To set a bold target for all online by 2017. The aim is to drive and motivate partners and the community towards the goal of a networked region
To develop a tool to assess broadband readiness and the use of digital media
To ensure partners make digital inclusion a priority and are digital champions for their area, client or community group
Ensuring best practice is shared and activities coordinated
Focusing on groups at risk of digital exclusion such as over 60s, the indigenous community, people with a disability, recent migrants and refugees
Focusing on businesses that historically have low take up, such as those in agriculture and hospitality sectors, and small business enterprises
Focusing on re-skilling and/or up-skilling those in work or seeking to enter the workforce
Exploiting libraries and other relevant public infrastructure to act as key digital hubs for access and skills
Driving up community acquisition and use of digital skills and demand for broadband through increased digitisation of services and engagement with residents via online platforms and social media, and
Ensuring public spaces have WI-FI connectivity/availability
The recent Hume Digital strategy emphasised that the region needs to maximise the impact of the NBN in order to enable future success. The report acknowledged that there are some big challenges including:
Supply gaps and unmet needs in the region
Time – it will take up to ten years to roll the NBN out across the region
Not all areas will receive 100Mbps
The RDA Hume Committee dedicated to implementing the strategy have committed to:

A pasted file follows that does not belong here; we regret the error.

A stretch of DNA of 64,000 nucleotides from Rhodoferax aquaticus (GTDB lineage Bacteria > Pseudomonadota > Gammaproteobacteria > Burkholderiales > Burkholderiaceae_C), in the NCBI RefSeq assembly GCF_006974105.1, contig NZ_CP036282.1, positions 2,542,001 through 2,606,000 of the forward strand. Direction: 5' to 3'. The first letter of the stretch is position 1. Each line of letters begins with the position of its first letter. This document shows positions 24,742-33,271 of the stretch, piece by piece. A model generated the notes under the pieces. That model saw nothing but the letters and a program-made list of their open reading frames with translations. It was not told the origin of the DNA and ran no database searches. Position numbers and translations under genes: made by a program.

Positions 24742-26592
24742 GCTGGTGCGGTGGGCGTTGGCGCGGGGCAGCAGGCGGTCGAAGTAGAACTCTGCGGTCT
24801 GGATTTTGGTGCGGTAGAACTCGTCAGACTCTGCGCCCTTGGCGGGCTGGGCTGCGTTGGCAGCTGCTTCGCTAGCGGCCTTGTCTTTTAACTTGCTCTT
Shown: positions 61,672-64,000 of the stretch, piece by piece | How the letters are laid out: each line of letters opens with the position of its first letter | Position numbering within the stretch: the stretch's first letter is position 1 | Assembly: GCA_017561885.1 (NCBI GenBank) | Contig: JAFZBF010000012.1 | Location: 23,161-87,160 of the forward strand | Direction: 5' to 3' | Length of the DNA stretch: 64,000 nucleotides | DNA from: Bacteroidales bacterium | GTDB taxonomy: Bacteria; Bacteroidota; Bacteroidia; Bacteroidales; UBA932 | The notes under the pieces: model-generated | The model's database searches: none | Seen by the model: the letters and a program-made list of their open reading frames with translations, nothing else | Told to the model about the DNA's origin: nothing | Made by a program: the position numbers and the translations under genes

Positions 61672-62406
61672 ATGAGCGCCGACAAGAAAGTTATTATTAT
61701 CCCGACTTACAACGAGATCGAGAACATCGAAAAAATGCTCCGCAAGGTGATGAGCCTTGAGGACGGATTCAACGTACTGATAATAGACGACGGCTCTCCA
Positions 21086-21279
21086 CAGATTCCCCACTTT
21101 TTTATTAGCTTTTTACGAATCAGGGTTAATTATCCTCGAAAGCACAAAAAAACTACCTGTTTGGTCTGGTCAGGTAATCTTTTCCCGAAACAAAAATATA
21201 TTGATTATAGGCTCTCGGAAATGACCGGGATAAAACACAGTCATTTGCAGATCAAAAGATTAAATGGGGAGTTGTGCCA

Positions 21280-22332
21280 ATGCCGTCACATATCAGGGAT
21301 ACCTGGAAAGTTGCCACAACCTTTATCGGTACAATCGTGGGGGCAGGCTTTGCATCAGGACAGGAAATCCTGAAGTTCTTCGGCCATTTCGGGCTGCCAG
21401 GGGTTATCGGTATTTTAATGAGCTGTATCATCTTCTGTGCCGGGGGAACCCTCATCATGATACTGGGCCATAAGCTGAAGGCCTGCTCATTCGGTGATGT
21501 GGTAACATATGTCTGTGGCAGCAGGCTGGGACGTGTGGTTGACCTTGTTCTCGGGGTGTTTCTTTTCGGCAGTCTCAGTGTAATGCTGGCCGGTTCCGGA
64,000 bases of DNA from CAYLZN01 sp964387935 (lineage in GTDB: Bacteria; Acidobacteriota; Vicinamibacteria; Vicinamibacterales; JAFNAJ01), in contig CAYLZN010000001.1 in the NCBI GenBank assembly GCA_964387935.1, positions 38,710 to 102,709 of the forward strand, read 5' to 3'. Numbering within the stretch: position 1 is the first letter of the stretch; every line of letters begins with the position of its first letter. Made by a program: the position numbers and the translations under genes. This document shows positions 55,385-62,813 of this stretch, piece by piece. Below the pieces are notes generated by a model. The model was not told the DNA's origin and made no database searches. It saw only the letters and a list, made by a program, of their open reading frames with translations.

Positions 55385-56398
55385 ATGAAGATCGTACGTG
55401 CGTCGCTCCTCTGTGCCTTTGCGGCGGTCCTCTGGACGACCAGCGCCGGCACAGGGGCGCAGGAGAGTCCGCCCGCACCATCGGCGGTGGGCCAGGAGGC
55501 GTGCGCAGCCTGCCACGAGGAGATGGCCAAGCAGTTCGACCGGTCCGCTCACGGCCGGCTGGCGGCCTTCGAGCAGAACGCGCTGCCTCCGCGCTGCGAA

Ensuring good working partnerships between the three tiers of government via the Hume strategy partnership group, NBN Co and other broadband and mobile providers
Increasing the use of and access to existing public sector networks
Exploring the creation of regional data centres in and for the Hume Region
Some longer-term actions that the region will examine include:
Generating innovative solutions for improving wireless broadband supply
Aggregating demand for and purchasing of high-speed broadband services to reduce cost and improve quality
Exploring how to aggregate demand for and purchasing of of high speed services to reduce costs and improve quality
CASE STUDY: Public Sector Demand Aggregation – HumeNET The HumeNET fibre, serving the Hume Regional Alliance, formed in 2006 and built on the former HumeNET Ltd and the Hume ICT Alliance, runs HumeNET, a broadband network linking healthcare centres. Service areas encompass acute health, community and primary health, and some local GP network connections. The Hume Rural Health Alliance spans regional hospitals, 14 community health providers and nine health information service providers. One of the local users of HumeNET, the Alexandra District Hospital, is consistently recognised as one of the leaders in the delivery or rural healthcare and has received awards and nominations in the Victorian Healthcare Awards every year since 2006.
As a member of the Hume Rural Health Alliance and long term user of the HumeNET fibre network, the experience of the hospital points to the opportunities associated with high-speed broadband access, but also where there remain important obstacles for further participation and use.
Do you have an opinion on how to maximise the use of the NBN in the region? We’d love to hear your thoughts.
The content from this post was extracted from our Digital Strategy which is available for download here.